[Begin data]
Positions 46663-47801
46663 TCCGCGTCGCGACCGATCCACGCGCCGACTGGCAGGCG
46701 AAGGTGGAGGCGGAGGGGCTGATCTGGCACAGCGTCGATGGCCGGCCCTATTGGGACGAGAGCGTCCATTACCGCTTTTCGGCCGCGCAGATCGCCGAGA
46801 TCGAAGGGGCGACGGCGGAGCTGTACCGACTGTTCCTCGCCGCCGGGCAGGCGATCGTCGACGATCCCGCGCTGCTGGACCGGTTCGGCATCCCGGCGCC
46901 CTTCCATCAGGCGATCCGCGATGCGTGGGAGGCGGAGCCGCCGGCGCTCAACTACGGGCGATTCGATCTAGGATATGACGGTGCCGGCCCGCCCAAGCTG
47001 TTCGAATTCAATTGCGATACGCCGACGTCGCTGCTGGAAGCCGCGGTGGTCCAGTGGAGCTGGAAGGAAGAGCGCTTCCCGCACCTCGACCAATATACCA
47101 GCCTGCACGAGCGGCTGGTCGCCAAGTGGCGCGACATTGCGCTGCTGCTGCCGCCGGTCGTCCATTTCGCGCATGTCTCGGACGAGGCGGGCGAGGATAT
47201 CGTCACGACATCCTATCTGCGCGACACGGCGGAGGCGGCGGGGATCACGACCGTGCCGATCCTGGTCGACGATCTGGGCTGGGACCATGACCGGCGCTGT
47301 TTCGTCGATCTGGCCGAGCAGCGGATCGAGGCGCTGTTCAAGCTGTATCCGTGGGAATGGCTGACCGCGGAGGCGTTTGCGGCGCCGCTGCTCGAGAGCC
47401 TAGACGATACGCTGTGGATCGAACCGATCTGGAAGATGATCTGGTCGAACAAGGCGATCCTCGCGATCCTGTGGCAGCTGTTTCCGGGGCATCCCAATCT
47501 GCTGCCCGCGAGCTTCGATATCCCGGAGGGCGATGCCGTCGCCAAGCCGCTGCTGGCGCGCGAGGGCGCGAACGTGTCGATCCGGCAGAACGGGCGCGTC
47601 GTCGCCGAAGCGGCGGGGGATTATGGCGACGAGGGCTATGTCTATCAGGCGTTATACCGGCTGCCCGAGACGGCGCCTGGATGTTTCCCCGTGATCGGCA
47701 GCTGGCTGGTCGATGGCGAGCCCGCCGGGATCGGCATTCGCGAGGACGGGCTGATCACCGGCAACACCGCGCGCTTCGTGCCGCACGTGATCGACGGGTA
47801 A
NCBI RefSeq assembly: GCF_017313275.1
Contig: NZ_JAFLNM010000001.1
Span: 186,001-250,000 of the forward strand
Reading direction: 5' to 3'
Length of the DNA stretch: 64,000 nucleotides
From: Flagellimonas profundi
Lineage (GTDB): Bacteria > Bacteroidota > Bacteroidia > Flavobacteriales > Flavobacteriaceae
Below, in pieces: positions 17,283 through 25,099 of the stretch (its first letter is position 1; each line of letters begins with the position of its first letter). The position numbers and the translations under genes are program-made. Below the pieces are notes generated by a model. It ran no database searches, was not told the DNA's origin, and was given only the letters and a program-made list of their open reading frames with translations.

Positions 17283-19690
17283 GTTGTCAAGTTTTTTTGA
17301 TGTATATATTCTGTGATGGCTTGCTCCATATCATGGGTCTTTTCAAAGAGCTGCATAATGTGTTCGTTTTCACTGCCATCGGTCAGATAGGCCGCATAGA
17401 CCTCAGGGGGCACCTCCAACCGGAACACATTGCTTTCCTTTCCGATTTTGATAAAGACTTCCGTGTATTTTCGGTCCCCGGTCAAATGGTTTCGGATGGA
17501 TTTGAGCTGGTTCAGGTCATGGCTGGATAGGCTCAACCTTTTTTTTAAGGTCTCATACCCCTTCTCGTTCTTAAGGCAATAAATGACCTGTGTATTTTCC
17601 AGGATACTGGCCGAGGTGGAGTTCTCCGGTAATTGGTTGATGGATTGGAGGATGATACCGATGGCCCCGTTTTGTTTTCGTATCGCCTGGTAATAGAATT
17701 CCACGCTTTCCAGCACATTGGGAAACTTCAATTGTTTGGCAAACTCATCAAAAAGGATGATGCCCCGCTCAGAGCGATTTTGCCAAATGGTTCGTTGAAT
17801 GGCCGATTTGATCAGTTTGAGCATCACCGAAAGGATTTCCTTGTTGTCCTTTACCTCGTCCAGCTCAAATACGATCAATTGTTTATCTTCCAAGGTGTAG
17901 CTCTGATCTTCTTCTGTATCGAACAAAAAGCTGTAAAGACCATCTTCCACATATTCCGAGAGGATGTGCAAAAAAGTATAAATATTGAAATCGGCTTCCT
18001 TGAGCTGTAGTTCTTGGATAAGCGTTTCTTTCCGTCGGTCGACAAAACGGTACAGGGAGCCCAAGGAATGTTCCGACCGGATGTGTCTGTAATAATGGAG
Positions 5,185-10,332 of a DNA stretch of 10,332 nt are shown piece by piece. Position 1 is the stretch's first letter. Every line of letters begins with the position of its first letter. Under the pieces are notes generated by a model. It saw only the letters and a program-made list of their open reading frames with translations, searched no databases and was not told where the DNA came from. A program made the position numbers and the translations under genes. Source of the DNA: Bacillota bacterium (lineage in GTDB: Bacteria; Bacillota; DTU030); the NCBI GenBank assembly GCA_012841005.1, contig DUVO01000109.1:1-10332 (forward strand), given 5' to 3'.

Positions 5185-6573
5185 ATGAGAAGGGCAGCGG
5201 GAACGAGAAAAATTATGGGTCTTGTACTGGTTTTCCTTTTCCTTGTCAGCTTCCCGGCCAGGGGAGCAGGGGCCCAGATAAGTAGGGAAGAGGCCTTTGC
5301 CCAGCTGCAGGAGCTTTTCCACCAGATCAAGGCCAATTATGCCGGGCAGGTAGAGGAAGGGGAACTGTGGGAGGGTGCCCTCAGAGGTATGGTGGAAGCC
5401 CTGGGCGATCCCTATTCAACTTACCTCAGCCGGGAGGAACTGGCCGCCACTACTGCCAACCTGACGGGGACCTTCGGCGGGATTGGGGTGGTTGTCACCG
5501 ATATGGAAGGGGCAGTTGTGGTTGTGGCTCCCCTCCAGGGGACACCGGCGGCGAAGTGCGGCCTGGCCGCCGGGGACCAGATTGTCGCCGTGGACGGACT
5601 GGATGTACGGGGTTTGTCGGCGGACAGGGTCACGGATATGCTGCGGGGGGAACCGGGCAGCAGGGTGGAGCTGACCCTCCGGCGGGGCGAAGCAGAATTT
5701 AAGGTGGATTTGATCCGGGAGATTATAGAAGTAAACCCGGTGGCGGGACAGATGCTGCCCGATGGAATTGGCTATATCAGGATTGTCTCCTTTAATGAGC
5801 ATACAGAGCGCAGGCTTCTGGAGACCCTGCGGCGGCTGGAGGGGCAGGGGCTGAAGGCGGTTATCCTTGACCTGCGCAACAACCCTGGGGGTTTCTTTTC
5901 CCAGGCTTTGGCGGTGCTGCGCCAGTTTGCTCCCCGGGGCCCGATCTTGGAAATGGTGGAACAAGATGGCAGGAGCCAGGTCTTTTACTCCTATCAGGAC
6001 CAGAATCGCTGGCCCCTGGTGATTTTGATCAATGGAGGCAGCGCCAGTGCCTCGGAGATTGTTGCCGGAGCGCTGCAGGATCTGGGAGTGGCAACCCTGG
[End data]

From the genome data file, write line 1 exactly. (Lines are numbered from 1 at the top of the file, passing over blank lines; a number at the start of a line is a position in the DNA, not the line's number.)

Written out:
Positions 46663-47801